Patients with peripheral arterial disease (PAD) have a threefold to fivefold risk of cardiovascular morbidity and mortality compared with patients without PAD, and PAD carries a cardiovascular risk comparable to that of coronary artery disease. Studies have shown, however, that risk factors for atherosclerotic disease are undertreated in patients with PAD, even though the American Heart Association and the National Cholesterol Education Program recommend the same degree of risk-factor reduction in patients with coronary artery disease or PAD. McDermott and colleagues hypothesized that physicians who treat patients with either condition are more likely to address cardiovascular risk factors in patients with coronary artery disease than in those with PAD and no other obvious cardiovascular symptoms.
Family physicians, internists, cardiologists, and vascular surgeons were asked to fill out questionnaires to assess their risk reduction behavior as well as their knowledge of and attitude toward treating risk factors in patients with PAD. The surveys contained hypothetic cases of patients with PAD only, coronary artery disease only, or no disease. The vascular surgeons were asked only about the hypothetic PAD patients, because they were unlikely to treat patients with coronary artery disease or no disease.
A total of 1,578 physicians, including 264 vascular surgeons, were eligible for the study and completed the questionnaire. Physicians were less likely to report “almost always” prescribing antiplatelet therapy or recommending aerobic exercise for the hypothetic patient with PAD than for the patient with coronary artery disease. They were also more likely to initiate diet and drug therapy at higher cholesterol levels for the patient with PAD. Physicians were significantly more likely to report the importance of initiating anti-platelet therapy and lowering cholesterol in the patient with coronary artery disease. Cardiologists used the most aggressive approach to treatment and were significantly more likely than other specialties to report “almost always” prescribing antiplatelet therapy and lowering cholesterol levels for patients with PAD, whereas the vascular surgeons were the least likely to report doing so.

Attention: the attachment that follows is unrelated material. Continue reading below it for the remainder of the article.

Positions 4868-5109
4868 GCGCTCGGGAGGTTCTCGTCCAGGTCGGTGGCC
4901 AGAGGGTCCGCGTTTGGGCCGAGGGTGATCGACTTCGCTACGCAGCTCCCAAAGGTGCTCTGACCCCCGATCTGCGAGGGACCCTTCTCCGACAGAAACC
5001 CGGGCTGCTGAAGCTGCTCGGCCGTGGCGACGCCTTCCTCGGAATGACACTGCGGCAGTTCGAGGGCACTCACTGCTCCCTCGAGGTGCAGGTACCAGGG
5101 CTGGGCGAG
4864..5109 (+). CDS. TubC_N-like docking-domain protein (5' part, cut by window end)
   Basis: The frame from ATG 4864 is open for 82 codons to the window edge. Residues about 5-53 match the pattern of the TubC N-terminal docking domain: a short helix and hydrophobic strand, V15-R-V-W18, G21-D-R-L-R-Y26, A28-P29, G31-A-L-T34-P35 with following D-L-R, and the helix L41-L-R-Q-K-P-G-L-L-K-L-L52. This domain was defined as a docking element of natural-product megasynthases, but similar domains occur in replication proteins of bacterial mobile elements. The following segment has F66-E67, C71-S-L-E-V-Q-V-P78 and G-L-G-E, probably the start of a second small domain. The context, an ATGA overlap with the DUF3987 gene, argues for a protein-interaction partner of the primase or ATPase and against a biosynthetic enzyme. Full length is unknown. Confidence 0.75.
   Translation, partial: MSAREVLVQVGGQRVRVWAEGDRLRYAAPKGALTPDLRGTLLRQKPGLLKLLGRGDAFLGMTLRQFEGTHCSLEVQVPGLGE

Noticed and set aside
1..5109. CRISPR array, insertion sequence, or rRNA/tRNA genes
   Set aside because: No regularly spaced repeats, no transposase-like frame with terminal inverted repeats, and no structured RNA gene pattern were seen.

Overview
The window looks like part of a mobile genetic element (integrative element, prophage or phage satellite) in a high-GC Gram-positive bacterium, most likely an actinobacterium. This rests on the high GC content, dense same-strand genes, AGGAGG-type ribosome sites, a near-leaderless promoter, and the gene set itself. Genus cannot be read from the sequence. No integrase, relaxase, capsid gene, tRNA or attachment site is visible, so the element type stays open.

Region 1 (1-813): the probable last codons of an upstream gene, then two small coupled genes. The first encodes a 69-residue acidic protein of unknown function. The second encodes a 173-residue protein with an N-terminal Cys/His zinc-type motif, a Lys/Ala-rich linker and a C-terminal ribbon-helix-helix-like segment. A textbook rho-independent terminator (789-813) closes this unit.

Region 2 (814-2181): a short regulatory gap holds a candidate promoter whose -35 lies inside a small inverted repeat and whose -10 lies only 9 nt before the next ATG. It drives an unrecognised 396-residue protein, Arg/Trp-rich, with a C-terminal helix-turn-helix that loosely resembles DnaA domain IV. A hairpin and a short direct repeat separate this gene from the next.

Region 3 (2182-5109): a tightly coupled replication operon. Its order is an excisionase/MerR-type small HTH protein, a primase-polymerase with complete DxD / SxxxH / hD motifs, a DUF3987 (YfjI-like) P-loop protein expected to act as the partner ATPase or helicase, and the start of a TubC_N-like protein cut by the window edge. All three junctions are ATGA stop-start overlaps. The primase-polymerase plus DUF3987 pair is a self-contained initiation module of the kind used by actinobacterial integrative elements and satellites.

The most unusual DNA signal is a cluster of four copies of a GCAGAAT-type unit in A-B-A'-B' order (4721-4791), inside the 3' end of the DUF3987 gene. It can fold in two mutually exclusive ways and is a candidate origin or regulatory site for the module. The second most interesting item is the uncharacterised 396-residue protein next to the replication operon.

Overall, physicians reported significantly lower rates of prescribing antiplatelet therapy, cholesterol-lowering therapy, and aerobic exercise for patients with PAD than for patients with coronary artery disease. Physicians also were more likely to state that antiplatelet therapy and cholesterol lowering were extremely important interventions in patients with coronary artery disease than in patients with PAD. Perception of the importance of risk factor intervention strongly correlated with reported behavior. This study suggests that even though current guidelines recommend equal risk factor intervention in patients with PAD and in patients with coronary artery disease, most physicians under-treat risk factors in patients with PAD when no other obvious cardiovascular symptoms are present.